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Hello.

"Use the definite article with plural countable nouns or uncountable nouns to refer to the entire category in existence or to a specific subset of the category as defined by the context.
When particles of matter meet with and annihilate their corresponding particles of antimatter, the energy produced comes out purely in the form of gamma rays. [The author used the definite article with the uncountable noun energy to indicate that he was referring to only the subset of energy that is produced when these particles collide.]"

Could you give me some examples with plural countable nouns and uncountable nouns to refer to the entire category in existence ?

I would be grateful for your help.
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JesusenglandWhen particles of matter meet with and annihilate their corresponding particles of antimatter, the energy produced comes out purely in the form of gamma rays.
As I analyze your sentence, the article is due to the relative clause that follows the energy: When particles of matter meet with and annihilate their corresponding particles of antimatter, the energy [that/which is] produced comes out purely in the form of gamma rays.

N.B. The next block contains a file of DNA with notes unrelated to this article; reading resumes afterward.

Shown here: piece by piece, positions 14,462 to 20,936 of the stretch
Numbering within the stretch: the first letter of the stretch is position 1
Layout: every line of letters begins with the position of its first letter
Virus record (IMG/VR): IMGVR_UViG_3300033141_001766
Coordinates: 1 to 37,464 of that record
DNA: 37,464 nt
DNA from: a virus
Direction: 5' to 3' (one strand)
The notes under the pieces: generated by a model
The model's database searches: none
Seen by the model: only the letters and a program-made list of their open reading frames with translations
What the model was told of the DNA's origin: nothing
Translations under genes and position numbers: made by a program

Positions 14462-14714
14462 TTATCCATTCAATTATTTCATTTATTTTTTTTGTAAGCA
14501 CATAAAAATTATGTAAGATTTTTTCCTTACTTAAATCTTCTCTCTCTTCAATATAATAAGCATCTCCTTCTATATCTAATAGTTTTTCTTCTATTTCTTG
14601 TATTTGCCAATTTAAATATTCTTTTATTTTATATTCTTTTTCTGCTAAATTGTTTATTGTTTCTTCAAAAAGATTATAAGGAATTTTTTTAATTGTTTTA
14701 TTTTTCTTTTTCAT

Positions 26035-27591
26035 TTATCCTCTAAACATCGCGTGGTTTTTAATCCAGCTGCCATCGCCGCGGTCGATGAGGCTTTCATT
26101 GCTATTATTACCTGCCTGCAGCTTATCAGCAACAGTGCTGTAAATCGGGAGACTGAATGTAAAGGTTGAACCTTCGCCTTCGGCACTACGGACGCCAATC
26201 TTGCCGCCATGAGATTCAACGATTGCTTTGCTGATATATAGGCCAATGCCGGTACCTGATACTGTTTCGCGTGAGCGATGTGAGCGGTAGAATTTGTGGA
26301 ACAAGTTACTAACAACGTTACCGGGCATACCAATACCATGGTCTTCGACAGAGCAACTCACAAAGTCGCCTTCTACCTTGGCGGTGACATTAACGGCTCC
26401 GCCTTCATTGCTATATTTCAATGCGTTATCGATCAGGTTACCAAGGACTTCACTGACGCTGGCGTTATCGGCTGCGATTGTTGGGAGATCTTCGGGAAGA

Even though English is the promised language of exceptions and inconsistency, this use of the definite article is very common before all kinds of nouns:

These are the books that I bought yesterday.
I didn't like the film shown to us.
He didn't drink the water that was given to him.
I don't like the Japan that he describes in his book.

CB
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Thanks for your help but Could you give me some examples with uncountable nouns to refer to the entire category in existence (Not specific) ?

Thanks.
JesusenglandThanks for your help but Could you give me some examples with uncountable nouns to refer to the entire category in existence (Not specific) ?

I already did that: He didn't drink the water that was given to him.

You can use any uncountable noun you like instead of water: He didn't like the advice that was given to him.

CB